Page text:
Muslim leaders and the Pakistani government have agreed to restore strict Islamic law to a northern region in a bid to counter a Taliban insurgency. The move is likely to raise concerns in the West but Pakistan is hoping it will drive a wedge between religious conservatives and al-Qaeda and Taleban linked militants.One local leader said he believed peace will return after Sharia law is implemented. Pakistani forces have been battling an uprising in Swat and other northern areas in recent years. The govenment believes it cannot win by force alone and has to make concessions. But the US fears the deal will simply give insurgents time to regoup. Western governments also object to Sharia law’s treatment of women, although analysts do not believe courts in Swat would hand down Taliban-like sentences. Relations between the US and Pakistan have been further strained by recent missile attacks on Taliban targets in the northwest of the country. At least 26 people were killed in the latest strike by a suspected unmanned US aircraft in the Kurram region. Islamabad says such attacks are counter-productive.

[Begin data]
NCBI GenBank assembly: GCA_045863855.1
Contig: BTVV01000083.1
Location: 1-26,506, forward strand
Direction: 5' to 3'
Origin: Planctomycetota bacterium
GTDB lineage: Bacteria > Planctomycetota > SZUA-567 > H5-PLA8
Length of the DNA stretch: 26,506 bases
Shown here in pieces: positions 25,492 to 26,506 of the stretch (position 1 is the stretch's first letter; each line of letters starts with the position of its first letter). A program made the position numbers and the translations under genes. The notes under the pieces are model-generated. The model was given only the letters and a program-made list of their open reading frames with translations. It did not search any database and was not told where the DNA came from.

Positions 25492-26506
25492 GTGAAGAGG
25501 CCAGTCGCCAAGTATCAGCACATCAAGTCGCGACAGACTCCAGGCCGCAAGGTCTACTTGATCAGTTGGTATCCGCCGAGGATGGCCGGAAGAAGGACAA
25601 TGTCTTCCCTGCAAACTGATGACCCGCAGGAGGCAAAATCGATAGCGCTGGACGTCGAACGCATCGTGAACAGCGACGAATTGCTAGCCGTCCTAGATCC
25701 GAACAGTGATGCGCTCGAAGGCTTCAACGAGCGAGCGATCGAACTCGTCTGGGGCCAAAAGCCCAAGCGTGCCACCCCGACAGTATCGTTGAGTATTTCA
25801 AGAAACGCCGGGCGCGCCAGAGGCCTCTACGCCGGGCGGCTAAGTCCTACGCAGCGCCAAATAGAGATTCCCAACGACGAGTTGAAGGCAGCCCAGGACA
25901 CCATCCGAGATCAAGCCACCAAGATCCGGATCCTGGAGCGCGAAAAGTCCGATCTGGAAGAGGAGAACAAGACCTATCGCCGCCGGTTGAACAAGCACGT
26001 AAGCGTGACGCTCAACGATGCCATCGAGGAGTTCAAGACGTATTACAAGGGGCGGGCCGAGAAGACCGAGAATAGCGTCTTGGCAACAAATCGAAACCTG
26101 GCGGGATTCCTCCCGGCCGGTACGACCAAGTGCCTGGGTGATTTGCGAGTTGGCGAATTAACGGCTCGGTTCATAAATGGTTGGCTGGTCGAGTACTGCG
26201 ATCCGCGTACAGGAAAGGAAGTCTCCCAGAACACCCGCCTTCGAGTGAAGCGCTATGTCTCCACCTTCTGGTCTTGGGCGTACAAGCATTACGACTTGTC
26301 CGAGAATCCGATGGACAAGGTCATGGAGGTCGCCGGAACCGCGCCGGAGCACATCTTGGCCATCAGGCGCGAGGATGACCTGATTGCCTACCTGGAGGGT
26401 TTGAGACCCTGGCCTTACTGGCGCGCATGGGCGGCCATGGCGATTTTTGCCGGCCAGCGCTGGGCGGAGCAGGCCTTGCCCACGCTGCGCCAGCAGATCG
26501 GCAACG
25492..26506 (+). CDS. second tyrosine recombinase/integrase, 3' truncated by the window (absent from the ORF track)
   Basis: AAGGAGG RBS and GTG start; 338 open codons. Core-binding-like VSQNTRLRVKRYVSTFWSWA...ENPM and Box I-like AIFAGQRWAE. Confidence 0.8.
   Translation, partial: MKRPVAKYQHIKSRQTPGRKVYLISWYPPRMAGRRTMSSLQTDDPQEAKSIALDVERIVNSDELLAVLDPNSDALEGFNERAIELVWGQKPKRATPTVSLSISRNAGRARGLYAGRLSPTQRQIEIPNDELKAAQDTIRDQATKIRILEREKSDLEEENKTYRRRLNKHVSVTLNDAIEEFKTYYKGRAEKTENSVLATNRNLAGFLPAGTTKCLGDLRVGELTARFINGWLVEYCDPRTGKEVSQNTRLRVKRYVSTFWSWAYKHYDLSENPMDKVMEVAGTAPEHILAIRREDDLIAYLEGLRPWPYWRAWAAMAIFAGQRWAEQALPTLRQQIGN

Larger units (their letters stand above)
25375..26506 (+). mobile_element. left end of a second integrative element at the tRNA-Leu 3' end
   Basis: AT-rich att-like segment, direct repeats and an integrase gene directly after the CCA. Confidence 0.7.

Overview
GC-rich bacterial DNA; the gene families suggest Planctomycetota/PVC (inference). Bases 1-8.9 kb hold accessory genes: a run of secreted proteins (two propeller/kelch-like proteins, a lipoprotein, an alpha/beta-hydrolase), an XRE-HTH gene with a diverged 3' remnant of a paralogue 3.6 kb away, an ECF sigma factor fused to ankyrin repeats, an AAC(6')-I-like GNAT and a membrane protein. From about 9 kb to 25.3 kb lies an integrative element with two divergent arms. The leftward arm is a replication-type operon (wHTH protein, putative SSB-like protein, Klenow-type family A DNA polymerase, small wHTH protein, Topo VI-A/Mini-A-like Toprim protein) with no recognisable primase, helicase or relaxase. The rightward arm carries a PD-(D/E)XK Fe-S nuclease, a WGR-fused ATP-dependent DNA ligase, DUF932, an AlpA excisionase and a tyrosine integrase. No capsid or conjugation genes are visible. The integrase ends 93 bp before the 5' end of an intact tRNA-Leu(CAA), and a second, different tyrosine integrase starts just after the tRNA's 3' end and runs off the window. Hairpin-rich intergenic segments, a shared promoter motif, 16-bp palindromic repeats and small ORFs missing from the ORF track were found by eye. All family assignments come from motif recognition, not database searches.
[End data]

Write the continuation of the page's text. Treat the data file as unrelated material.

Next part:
Sharia law deal in Pakistan worries West